Effects of Geography on Mental Health Disparities on Sexual Minorities in New York City
Gay and lesbian individuals have higher rates of psychological distress than do heterosexual individuals. The minority stress hypothesis attributes this disparity to adversity-related stress experienced by sexual minorities. In support of this idea, research in the U.S. has generally found that mental health disparities between sexual minorities and others are narrower in places where tolerance is relatively high. However, few studies have examined disparities between sexual minorities and others in neighborhoods where sexual minorities are most highly concentrated. Likewise, little research attention has been given to disparities for people who move to more tolerant places from less tolerant states and countries. Using data from the New York City Community Health Survey, we found some evidence that disparities between sexual minorities and others were lower in areas with higher concentrations of sexual minorities. However, disparities did not vary by the tolerance level of the state of birth among those born in the U.S. and were actually lower among those born in the least tolerant nations. These results complicate the idea that there is a dose–response relationship between tolerance and psychological distress among sexual minorities.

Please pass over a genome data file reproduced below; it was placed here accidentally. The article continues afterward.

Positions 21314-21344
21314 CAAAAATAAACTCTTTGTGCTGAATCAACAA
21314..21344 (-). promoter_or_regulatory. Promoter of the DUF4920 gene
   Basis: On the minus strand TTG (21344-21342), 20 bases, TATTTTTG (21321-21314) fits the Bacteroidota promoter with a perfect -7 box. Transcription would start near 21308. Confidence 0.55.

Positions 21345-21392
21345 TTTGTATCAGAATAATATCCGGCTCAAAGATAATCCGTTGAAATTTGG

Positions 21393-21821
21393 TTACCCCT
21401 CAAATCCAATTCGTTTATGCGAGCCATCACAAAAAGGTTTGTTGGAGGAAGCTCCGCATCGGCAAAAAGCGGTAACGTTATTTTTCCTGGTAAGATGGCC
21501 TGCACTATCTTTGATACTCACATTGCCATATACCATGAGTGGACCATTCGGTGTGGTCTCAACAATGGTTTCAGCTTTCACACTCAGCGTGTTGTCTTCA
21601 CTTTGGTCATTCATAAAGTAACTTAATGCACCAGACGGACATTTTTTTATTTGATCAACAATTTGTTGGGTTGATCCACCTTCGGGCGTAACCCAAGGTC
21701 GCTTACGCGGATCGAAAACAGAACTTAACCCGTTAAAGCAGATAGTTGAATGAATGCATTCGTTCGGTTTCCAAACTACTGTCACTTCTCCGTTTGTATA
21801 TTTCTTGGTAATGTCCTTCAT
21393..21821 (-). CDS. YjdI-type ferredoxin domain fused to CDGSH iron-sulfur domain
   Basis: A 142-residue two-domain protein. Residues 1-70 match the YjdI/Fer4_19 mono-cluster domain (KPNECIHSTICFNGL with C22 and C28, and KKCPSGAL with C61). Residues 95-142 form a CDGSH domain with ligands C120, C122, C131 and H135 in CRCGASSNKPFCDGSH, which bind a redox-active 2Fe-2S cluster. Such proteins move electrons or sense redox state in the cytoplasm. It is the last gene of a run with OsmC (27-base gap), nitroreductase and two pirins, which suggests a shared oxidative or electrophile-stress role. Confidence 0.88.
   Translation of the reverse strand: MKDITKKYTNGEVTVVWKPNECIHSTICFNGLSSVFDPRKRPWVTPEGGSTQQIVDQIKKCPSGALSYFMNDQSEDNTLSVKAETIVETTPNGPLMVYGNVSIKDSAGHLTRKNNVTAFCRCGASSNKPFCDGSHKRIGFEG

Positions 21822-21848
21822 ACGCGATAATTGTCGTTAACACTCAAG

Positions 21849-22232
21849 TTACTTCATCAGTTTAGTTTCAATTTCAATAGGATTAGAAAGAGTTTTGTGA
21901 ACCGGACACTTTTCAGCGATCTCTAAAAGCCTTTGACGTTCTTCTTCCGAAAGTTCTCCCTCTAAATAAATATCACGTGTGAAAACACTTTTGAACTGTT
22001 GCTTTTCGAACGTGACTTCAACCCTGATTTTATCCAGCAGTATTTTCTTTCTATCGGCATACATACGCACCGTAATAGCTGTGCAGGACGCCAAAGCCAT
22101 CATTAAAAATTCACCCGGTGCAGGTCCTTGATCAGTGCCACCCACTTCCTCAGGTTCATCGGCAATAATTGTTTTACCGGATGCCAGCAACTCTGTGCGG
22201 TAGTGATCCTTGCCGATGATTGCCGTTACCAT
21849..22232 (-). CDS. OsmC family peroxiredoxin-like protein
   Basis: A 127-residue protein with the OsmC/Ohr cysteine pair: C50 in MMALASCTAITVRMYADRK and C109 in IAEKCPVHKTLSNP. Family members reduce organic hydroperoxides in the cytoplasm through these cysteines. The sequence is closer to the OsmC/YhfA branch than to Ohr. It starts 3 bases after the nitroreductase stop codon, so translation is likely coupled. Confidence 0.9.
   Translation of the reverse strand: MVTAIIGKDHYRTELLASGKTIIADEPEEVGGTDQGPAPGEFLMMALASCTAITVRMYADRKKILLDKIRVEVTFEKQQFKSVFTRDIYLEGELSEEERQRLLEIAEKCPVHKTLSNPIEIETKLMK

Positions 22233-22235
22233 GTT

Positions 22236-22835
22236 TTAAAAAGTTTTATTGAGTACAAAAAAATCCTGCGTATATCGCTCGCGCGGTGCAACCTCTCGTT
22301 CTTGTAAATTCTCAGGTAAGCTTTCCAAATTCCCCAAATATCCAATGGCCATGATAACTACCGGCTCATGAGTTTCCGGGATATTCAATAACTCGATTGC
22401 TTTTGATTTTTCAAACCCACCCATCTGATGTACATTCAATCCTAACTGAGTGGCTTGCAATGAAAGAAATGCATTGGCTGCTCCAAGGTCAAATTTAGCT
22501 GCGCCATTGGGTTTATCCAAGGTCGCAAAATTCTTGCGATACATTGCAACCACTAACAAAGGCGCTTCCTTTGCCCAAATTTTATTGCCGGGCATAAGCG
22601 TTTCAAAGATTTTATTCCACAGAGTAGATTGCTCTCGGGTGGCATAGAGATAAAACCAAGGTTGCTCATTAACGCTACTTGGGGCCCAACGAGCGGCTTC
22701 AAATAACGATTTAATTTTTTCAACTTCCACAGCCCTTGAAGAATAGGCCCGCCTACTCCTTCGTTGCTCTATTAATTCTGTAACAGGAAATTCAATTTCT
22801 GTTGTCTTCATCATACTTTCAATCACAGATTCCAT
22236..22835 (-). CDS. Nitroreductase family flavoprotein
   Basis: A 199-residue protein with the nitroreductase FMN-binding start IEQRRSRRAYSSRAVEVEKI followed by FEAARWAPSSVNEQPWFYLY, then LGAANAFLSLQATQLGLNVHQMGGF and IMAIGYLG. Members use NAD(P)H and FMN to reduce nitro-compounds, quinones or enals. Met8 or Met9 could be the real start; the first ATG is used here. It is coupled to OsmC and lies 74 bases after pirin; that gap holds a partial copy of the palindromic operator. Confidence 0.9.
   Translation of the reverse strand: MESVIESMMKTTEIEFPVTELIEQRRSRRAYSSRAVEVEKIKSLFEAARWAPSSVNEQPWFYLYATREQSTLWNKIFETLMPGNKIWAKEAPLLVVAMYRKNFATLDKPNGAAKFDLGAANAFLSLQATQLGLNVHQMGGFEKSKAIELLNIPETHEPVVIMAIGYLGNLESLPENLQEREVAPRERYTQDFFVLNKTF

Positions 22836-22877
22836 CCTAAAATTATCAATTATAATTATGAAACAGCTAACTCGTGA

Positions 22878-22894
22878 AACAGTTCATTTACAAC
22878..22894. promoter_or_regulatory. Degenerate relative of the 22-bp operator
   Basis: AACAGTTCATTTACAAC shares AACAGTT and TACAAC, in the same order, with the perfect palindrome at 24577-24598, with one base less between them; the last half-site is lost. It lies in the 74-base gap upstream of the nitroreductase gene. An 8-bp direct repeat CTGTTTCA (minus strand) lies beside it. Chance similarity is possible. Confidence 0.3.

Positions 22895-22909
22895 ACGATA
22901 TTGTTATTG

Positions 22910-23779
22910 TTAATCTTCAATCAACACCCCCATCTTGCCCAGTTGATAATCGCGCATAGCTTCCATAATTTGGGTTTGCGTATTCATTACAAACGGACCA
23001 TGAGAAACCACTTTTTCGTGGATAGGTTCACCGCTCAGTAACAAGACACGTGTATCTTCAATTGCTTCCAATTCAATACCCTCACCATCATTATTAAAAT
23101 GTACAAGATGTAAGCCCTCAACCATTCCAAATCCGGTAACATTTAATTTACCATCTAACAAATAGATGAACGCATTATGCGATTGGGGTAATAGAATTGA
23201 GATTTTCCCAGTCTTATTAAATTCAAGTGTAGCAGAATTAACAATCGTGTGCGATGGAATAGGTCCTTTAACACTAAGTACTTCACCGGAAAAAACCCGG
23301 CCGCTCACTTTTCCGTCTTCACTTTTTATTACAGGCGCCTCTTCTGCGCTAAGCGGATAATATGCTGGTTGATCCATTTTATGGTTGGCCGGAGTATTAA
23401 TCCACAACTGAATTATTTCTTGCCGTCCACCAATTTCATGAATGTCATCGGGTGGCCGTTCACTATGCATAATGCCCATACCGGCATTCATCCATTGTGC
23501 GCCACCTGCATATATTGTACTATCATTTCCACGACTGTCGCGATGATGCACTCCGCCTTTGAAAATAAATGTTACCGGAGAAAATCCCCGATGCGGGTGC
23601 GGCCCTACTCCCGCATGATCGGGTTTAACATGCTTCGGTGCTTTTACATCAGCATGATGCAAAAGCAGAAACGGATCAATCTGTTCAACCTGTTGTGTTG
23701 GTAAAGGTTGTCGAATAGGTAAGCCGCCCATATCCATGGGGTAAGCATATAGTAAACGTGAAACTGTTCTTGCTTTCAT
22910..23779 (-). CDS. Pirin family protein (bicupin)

KeywordsSexual orientation Psychological distress Mental health Neighborhoods Countries Minorities
Compliance with Ethical Standards
Conflict of interest
Jacob Felson and Amy Adamczyk declare that they have no conflict of interest.
This article does not contain any studies with human participants or animals performed by any of the author(s).
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